by Irene Jay-Shin
A new South Korean admissions policy which attempts to give consideration to an applicant’s extracurricular activities does not seem to be compatible with the general temperament of Korean society which may not accept variety and/or differences between individuals. The society sets a series of ‘correct’ answers for the lives of individuals e.g. a ‘proper’ age to get married, an ‘appropriate’ age to study in a university, expected roles for women and men, etc. These sets of answers do not enable the individuals to pursue their own lives; furthermore, they end up following a standard path followed by their seniors, believing that such a way would be right and correct.
The new South Korean admission policy will first affect the top universities. Eventually, the new policy might contribute to stereotyping once again a ‘right’ way to be successful in the Korean society, which is inflexible in accepting changes as described above. For example, people can be socially successful by becoming the graduates of top universities in Korea as alumni form strong social networks and may tend to recruit graduates from their own universities.
Also, the new policy can be potentially incompatible with the Korean society where the value system pursued by its members is different from the US society. For instance, extracurricular activities are sometimes considered as ‘evil’ in the Korean society for university candidates. Right after I became a senior year high school student, I remember that I had to quit all the extracurricular activities such as sports, music lessons, and other foreign language classes. All the activities apart from preparing for the university entrance exam were considered as unnecessary, and as something to be postponed in favour of university entrance exam.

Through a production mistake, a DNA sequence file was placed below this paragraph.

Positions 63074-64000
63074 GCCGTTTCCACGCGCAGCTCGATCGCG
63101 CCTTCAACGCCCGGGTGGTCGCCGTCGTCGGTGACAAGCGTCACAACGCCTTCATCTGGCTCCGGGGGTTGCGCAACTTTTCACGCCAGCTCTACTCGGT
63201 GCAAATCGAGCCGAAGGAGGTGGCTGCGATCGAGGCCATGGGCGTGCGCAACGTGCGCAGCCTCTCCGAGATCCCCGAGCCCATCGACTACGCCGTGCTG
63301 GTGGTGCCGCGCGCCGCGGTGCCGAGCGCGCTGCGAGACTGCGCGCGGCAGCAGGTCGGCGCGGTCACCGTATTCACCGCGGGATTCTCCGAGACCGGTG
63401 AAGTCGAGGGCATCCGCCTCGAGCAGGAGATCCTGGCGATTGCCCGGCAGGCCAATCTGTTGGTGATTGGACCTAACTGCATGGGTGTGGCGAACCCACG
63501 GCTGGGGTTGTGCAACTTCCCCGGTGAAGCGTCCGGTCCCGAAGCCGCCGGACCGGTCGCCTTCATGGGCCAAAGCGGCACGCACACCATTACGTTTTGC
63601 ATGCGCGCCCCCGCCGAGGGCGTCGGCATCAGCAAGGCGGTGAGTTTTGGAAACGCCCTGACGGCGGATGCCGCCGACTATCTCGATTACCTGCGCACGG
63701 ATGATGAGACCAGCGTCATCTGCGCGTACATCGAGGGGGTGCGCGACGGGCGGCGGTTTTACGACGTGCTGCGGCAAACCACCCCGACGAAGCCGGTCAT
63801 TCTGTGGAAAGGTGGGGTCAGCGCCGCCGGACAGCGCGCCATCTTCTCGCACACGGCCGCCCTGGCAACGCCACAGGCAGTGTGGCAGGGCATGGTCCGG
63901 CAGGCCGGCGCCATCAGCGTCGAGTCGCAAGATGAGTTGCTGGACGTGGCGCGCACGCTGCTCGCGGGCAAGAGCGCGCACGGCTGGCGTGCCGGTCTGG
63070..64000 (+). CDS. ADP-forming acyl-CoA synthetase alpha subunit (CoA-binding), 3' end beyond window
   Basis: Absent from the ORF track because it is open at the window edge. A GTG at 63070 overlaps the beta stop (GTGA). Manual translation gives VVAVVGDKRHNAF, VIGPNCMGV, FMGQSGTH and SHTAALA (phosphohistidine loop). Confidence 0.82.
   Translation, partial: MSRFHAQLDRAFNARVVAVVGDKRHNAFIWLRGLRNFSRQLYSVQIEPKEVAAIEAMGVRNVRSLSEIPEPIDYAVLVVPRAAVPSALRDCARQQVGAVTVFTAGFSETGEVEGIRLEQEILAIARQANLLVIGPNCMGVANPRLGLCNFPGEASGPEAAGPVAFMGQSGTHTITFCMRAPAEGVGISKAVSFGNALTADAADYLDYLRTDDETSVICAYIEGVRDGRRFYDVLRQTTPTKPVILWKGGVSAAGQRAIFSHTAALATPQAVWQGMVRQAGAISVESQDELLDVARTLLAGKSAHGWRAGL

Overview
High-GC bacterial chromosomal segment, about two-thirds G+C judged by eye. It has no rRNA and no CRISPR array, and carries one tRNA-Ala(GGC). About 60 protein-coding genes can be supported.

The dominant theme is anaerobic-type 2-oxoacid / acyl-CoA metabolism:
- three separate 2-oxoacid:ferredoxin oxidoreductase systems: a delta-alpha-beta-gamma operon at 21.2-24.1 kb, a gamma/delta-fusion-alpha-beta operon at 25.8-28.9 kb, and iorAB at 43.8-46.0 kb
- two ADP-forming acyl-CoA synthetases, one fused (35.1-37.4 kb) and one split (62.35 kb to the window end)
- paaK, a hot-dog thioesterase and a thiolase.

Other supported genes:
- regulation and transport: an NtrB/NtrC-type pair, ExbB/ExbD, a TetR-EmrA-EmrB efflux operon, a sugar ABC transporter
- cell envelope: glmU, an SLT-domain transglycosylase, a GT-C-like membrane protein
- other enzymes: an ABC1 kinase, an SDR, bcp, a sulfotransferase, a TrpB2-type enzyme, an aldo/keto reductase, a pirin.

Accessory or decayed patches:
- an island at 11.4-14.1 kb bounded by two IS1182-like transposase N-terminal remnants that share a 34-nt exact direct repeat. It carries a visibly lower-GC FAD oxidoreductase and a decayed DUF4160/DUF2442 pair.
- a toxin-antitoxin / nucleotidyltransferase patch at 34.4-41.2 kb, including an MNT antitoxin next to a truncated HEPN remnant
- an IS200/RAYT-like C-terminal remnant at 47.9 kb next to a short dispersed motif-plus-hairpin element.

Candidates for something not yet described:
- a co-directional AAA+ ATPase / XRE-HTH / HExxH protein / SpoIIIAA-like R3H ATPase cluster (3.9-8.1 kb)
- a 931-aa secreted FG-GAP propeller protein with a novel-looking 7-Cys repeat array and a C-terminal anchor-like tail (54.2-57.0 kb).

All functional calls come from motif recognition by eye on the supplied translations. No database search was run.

Likewise, the new admission policy will put more pressure on candidates by accelerating competition against each other and by forcing them to be ‘supermen’, expected to perform perfectly at studies and now also at sports, music, etc. in order to secure places in top universities. What is more, a lot of resources will be wasted in order to afford expensive private education fees for those extracurricular activities. It might widen the gap again between students who come from privileged and underprivileged backgrounds.
In conclusion, the intention of the new admission policy to take extracurricular activities into more consideration seems to be regarding the university candidates as a guinea pig and trying to experiment with the effectiveness of such a policy. A substantial period of time is required in order for an educational policy to be successfully stabilised and to maintain its continuous effectiveness, However, such a period of time has been rarely secured in the history of Korean educational policies, considering the reality that the head of the Ministry of Education changes often whenever there comes a new administration, or even in one single political term there has been so many changes in the past.